Leia

Mixed Breed

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Genetic Breed Result

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Mixed Breed

50.0% Siberian Husky
30.6% American Pit Bull Terrier
8.9% Chinese Shar-Pei
10.5% Supermutt

Embark Supermutt analysis

What’s in that Supermutt? There may be small amounts of DNA from these distant ancestors:

Siberian Husky Siberian Husky
Bred initially in Northern Siberia, the Siberian Husky is a medium-sized working dog who is quick and light on their feet. Their moderately compact and well furred body, erect ears and brush tail suggest their Northern heritage. Huskies are very active and energetic and are known for being long distance sled dogs.
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American Pit Bull Terrier American Pit Bull Terrier
The American Pit Bull Terrier originated in the British Isles and descends from the Mastiff-type dogs introduced to England in antiquity. The breed was brought over to the United States by English immigrants in the 1800s, and quickly became one of the most popular and widespread breeds there.
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Chinese Shar-Pei Chinese Shar-Pei
Few dog breeds are more recognizable than the wrinkly Chinese Shar-Pei. This Chinese breed is often compared to a hippopotamus due to its thick muzzle. They also have a characteristic rough, bristly coat, which is how the breed got its name (“Shar-Pei” means “sand skin”). Despite their goofy appearance, Shar-Peis are serious, independent dogs who will loyally protect their owners.
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Genetic Stats


Wolfiness

1.7 % HIGH Learn More

Predicted Adult Weight

Breed Mix Matches

Explore other Embark dogs who have breed mixes that are similar to Leia’s.
A Mix Match of 100 means they are the exact same breed mix!

DNA Breed Origins

What’s this?
Breed colors:
Siberian Husky
American Pit Bull Terrier
Chinese Shar-Pei
Supermutt

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Our algorithms predict this is the most likely family tree to explain Leia’s breed mix, but this family tree may not be the only possible one.

Through Leia’s mitochondrial DNA we can trace her mother’s ancestry back to where dogs and people first became friends. This map helps you visualize the routes that her ancestors took to your home. Their story is described below the map.

Haplogroup

A1d

Haplotype

A41

Map

A1d

Leia’s Haplogroup

This female lineage can be traced back about 15,000 years to some of the original Central Asian wolves that were domesticated into modern dogs. The early females that represent this lineage were likely taken into Eurasia, where they spread rapidly. As a result, many modern breed and village dogs from the Americas, Africa, through Asia and down into Oceania belong to this group! This widespread lineage is not limited to a select few breeds, but the majority of Rottweilers, Afghan Hounds and Wirehaired Pointing Griffons belong to it. It is also the most common female lineage among Papillons, Samoyeds and Jack Russell Terriers. Considering its occurrence in breeds as diverse as Afghan Hounds and Samoyeds, some of this is likely ancient variation. But because of its presence in many modern European breeds, much of its diversity likely can be attributed to much more recent breeding.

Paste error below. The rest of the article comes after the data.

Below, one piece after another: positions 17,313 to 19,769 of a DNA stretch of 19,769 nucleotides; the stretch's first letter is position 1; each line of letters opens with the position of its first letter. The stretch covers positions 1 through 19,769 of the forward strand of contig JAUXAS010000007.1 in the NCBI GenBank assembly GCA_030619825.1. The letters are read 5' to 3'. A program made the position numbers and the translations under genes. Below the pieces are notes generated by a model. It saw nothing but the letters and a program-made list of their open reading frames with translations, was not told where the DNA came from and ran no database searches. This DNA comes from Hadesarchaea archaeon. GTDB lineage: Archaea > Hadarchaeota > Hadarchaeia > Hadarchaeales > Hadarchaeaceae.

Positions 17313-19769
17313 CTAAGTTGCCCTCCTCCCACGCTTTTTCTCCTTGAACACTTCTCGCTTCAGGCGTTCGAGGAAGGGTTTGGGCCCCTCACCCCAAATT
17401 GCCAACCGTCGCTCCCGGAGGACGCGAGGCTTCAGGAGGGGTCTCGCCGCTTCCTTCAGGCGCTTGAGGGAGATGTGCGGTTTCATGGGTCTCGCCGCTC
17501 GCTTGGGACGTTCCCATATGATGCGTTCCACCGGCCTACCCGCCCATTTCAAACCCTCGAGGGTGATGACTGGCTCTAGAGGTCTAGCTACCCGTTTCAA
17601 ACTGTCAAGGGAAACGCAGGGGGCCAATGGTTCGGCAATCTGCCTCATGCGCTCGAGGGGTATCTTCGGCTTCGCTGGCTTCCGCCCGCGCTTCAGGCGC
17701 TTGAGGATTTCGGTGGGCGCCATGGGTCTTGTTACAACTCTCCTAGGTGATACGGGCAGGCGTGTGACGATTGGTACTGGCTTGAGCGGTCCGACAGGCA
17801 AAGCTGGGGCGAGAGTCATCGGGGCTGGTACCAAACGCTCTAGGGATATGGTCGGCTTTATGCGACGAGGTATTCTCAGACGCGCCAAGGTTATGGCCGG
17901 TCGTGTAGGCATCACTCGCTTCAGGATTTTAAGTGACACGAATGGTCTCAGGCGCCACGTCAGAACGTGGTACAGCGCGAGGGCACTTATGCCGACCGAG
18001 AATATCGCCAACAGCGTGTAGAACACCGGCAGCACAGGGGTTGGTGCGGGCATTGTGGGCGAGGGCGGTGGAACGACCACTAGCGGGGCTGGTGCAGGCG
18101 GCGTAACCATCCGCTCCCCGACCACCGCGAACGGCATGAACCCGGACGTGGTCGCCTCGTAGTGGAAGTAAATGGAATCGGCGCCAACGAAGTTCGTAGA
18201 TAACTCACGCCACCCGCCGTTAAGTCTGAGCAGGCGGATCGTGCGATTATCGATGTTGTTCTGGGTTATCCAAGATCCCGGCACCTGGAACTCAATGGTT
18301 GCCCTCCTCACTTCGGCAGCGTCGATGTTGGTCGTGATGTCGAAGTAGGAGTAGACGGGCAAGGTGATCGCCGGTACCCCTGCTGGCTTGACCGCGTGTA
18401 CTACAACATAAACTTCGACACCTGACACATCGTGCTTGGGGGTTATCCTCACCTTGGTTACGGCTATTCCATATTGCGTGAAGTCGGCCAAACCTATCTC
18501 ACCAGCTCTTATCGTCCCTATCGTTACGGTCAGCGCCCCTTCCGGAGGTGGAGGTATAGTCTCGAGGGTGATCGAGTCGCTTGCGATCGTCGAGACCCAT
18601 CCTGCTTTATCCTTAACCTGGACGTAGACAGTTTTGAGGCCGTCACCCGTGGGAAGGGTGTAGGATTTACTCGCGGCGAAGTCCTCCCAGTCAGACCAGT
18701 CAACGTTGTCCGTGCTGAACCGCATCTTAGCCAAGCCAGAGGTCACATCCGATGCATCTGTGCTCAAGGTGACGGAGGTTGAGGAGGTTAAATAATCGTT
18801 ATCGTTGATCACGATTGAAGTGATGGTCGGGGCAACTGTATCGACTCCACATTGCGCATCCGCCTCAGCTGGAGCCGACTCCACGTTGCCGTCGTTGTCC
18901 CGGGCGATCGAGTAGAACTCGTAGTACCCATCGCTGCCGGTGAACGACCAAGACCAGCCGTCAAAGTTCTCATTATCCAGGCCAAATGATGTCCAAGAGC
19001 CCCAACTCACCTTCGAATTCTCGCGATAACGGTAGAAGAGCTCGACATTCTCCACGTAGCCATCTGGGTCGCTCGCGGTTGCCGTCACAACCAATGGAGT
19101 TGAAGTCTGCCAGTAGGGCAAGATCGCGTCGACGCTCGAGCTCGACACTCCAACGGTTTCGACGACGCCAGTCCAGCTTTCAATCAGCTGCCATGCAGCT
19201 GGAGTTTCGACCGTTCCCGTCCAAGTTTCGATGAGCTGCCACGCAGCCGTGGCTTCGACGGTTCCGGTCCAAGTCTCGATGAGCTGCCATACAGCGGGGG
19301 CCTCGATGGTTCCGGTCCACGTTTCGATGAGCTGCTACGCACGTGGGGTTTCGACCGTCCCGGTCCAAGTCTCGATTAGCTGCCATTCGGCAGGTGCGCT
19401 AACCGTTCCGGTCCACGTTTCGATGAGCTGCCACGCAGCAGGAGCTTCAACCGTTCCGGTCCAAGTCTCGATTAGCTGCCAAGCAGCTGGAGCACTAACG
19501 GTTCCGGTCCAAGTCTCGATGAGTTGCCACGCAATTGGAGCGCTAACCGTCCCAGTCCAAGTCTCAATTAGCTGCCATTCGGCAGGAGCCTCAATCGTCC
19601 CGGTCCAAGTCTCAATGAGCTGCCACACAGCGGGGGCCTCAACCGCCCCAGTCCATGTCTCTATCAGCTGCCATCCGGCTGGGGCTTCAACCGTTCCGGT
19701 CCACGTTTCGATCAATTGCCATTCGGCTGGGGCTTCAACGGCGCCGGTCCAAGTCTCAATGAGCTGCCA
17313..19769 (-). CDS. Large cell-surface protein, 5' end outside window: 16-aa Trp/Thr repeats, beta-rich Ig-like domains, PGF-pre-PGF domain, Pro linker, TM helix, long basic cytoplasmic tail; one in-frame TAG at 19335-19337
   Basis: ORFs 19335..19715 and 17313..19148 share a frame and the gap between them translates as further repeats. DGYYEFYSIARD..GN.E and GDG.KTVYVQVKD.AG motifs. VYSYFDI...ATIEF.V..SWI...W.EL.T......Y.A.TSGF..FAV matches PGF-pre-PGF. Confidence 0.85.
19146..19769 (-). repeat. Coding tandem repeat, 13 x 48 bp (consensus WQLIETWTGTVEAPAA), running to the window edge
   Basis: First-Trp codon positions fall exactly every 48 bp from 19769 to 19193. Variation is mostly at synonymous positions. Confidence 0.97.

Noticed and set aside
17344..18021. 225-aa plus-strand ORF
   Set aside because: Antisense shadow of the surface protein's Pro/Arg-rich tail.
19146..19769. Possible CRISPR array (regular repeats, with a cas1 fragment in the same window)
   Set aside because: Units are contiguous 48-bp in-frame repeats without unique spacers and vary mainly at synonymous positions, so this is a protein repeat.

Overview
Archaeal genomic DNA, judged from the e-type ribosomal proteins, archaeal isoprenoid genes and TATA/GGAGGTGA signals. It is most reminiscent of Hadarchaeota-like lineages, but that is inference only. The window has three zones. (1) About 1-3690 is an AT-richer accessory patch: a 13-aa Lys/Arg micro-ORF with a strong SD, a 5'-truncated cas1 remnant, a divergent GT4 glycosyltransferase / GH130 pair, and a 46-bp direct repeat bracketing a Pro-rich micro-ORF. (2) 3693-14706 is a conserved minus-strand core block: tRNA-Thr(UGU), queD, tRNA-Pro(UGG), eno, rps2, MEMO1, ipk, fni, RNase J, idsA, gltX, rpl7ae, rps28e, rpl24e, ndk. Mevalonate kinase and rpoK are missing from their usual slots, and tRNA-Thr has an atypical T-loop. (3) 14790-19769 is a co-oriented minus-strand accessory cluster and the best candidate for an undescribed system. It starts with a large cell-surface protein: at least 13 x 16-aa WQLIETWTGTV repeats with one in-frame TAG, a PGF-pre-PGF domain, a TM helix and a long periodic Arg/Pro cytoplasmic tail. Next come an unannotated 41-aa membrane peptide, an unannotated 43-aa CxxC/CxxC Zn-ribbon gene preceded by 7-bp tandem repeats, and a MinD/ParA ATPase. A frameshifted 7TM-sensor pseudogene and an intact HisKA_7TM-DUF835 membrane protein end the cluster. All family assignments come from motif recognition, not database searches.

A41

Leia’s Haplotype

Part of the large A1d haplogroup, we have not spotted this haplotype in village dogs yet. We do see it in 3 breeds: Alaskan Malamutes, Bichon Frises, and Posavac Hounds.

Some other Embark dogs with this haplotype:

The vast majority of Rottweilers have the A1d haplogroup.

The Paternal Haplotype reveals a dog’s deep ancestral lineage, stretching back thousands of years to the original domestication of dogs.

Are you looking for information on the breeds that Leia inherited from her mom and dad? Check out her breed breakdown and family tree.

Paternal Haplotype is determined by looking at a dog’s Y-chromosome—but not all dogs have Y-chromosomes!

Why can’t we show Paternal Haplotype results for female dogs?

All dogs have two sex chromosomes. Female dogs have two X-chromosomes (XX) and male dogs have one X-chromosome and one Y-chromosome (XY). When having offspring, female (XX) dogs always pass an X-chromosome to their puppy. Male (XY) dogs can pass either an X or a Y-chromosome—if the puppy receives an X-chromosome from its father then it will be a female (XX) puppy and if it receives a Y-chromosome then it will be a male (XY) puppy. As you can see, Y-chromosomes are passed down from a male dog only to its male offspring.

Since Leia is a female (XX) dog, she has no Y-chromosome for us to analyze and determine a paternal haplotype.